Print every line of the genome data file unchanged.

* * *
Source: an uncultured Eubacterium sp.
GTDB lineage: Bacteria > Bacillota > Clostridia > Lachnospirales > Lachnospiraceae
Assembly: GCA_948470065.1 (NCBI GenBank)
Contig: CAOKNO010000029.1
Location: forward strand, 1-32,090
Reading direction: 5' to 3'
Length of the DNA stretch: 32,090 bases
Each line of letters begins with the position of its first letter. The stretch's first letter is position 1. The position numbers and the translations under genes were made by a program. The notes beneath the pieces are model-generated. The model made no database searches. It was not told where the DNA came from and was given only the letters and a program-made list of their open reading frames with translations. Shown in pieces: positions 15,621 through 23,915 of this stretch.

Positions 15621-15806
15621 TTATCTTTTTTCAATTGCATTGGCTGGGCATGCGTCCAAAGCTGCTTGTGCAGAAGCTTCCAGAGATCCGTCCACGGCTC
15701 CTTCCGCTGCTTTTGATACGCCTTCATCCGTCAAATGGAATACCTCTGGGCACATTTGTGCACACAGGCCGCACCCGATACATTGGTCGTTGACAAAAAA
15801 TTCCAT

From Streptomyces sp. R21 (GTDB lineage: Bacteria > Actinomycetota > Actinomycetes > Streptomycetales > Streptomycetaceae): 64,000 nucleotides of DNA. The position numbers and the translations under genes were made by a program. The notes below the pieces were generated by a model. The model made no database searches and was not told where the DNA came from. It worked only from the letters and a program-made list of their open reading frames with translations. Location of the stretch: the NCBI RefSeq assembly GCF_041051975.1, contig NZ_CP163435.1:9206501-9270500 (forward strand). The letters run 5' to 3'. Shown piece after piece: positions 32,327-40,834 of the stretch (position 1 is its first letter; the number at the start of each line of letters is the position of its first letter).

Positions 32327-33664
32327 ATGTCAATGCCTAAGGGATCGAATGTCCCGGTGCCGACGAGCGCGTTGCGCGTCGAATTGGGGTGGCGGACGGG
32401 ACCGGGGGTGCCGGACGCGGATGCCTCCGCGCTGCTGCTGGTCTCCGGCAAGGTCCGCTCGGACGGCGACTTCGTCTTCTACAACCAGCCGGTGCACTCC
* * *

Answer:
Source: an uncultured Eubacterium sp.
GTDB lineage: Bacteria > Bacillota > Clostridia > Lachnospirales > Lachnospiraceae
Assembly: GCA_948470065.1 (NCBI GenBank)
Contig: CAOKNO010000029.1
Location: forward strand, 1-32,090
Reading direction: 5' to 3'
Length of the DNA stretch: 32,090 bases
Each line of letters begins with the position of its first letter. The stretch's first letter is position 1. The position numbers and the translations under genes were made by a program. The notes beneath the pieces are model-generated. The model made no database searches. It was not told where the DNA came from and was given only the letters and a program-made list of their open reading frames with translations. Shown in pieces: positions 15,621 through 23,915 of this stretch.

Positions 15621-15806
15621 TTATCTTTTTTCAATTGCATTGGCTGGGCATGCGTCCAAAGCTGCTTGTGCAGAAGCTTCCAGAGATCCGTCCACGGCTC
15701 CTTCCGCTGCTTTTGATACGCCTTCATCCGTCAAATGGAATACCTCTGGGCACATTTGTGCACACAGGCCGCACCCGATACATTGGTCGTTGACAAAAAA
15801 TTCCAT

From Streptomyces sp. R21 (GTDB lineage: Bacteria > Actinomycetota > Actinomycetes > Streptomycetales > Streptomycetaceae): 64,000 nucleotides of DNA. The position numbers and the translations under genes were made by a program. The notes below the pieces were generated by a model. The model made no database searches and was not told where the DNA came from. It worked only from the letters and a program-made list of their open reading frames with translations. Location of the stretch: the NCBI RefSeq assembly GCF_041051975.1, contig NZ_CP163435.1:9206501-9270500 (forward strand). The letters run 5' to 3'. Shown piece after piece: positions 32,327-40,834 of the stretch (position 1 is its first letter; the number at the start of each line of letters is the position of its first letter).

Positions 32327-33664
32327 ATGTCAATGCCTAAGGGATCGAATGTCCCGGTGCCGACGAGCGCGTTGCGCGTCGAATTGGGGTGGCGGACGGG
32401 ACCGGGGGTGCCGGACGCGGATGCCTCCGCGCTGCTGCTGGTCTCCGGCAAGGTCCGCTCGGACGGCGACTTCGTCTTCTACAACCAGCCGGTGCACTCC